So, to start with then, what are the parts of a typical beehive? This piccy shows (from top left to right) the stand, a super (filled with 12 frames which already have their foundation fitted), the roof, then in the front row (left to right) the queen excluder, the varroa mesh floor and the crown board. Not shown in this picture is a super (which can be seen in the next picture, where Colin is assembling it!

So, what exactly is a 'super'? Why do we need them? What is a queen excluder and why do we need one? Ok, many years ago it was discovered that the bees needed a gap of 3/8" (any bigger and they will fill it with honeycomb), so a moveable frame system was created by a gent of the name Langstroth. He noticed that the bees stored pollen and honey in one part of the comb, and the brood (the eggs and larvae) were sited in another part of the comb. He reasoned that by excluding the queen (by using a mesh that the worker bees could get through, but that the larger queen could not get through) from a portion of the hive, then it would allow the beekeeper to keep the brood (the next generations of bees) seperate from the honey stores that the colony was building, this would then allow the beekeeper to remove the stores without loosing any of the developing brood, so the system of using a brood chamber (where the queen lives and is free to lay her eggs) capped with a queen excluder and then 'supers' above for the bees to store honey in developed.

So, what are frames? How are they used and why? Frames are basically a way to provde the bees with a place to build the comb without it being totally random, by providing a frame and a sheet of foundation (a thin sheet of wax with a comb pattern already marked on it), it encourages the worker bees to 'draw out' the comb within the frame itself, allowing the beekeeper to remove the frames from the hive to inspect them. The frames are constructed from wood, as can be seen in the piccy of Lee above! Brood frames are deeper, allowing the queen to lay as many eggs as she wishes, whereas the super frames are smaller in depth, making it easier for the beekeeper to remove a super full of stored honey (a full super weighs in at about 30lb in total, a full brood box could be up to 50% heavier!)

Once the frames are constructed, a thin sheet of foundation is fitted to grooves in the frame.....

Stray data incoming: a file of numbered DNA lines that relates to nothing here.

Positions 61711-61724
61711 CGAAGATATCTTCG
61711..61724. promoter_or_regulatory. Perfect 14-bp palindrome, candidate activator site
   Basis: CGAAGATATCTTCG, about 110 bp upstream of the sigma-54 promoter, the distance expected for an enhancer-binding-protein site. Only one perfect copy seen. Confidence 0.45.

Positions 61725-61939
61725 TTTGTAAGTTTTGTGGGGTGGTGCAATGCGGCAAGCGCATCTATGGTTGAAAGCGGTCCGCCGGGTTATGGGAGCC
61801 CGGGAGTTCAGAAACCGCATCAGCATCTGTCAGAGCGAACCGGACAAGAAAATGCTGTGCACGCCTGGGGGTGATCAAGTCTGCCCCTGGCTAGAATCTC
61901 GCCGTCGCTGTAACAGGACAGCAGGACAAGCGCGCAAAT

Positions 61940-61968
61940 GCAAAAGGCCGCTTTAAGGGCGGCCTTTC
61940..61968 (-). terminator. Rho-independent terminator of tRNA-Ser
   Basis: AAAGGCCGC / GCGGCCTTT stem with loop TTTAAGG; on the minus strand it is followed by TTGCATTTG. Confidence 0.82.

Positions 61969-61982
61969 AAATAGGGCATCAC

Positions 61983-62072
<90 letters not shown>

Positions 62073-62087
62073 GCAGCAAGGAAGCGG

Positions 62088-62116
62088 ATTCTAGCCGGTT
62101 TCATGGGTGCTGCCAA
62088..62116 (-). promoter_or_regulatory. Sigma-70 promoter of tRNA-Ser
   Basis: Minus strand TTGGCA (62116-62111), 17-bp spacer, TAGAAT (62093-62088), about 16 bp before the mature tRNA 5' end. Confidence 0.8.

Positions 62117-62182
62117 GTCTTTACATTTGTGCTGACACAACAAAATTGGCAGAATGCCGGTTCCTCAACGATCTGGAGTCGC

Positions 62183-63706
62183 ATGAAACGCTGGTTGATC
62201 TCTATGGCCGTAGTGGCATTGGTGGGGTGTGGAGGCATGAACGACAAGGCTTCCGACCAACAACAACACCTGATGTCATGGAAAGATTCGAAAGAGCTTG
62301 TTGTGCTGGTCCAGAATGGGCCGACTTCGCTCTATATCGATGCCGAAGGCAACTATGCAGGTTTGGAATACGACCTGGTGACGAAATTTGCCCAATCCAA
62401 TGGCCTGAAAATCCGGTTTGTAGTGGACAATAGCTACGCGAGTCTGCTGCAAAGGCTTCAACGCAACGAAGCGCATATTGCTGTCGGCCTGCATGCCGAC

.................... then the foundation is secured with strips of wood which are then pinned into place. Once all 11 or so frames are assembled they are put into the brood or super ready for the bees to draw out! Once this and all other parts of the hive are built it is then time to assemble the hive ready for the colony to be introduced!

First comes the stand and the floor, the stand lifts the hive to a comfortable working height and prevents the hive floor from sitting in water which would lead to dampness and rot. The floor pictured here is an open mesh 'varroa' type floor. One of the biggest problems that honey bees are currently facing is from a parasitic mite, Varroa Destructor, more commonly known as the Varroa Mite. This nasty little beastie was accidentally introduced to the uk in the 1990's from asia (where the bees have some resistance to it) and has proven to be deadly to a bee colony of steps are not taken by the beekeeper to manage varroa infestation, it is this parasite that is believed to be responsible for the death of virtually all wild honey bees in the uk, the only honey bees that are now surviving are ones that are cared for by beekeepers, and considering how much of our food crops depend on honey bees for pollination, then it is absolutely vital that beekeepers are there to look after the bees! Managing Varroa is done in several ways, there are many ways to combat varroa, some using chemicals, some which encourage the bees to groom themselves (such as dusting the colony with icing sugar, encouraging the bees to clean it off themselves thus dislodging the varroa) and some (such as the open mesh floor) that are passive (if a varroa mite falls off a bee, then it passes straight through the hive floor and cant get back in), none of them on their own are enough to ensure that varroa is kept under control, so a combined strategy has to be adopted to ensure that numbers of varroa are kept to a level that the bees can handle, otherwise the colony will not survive!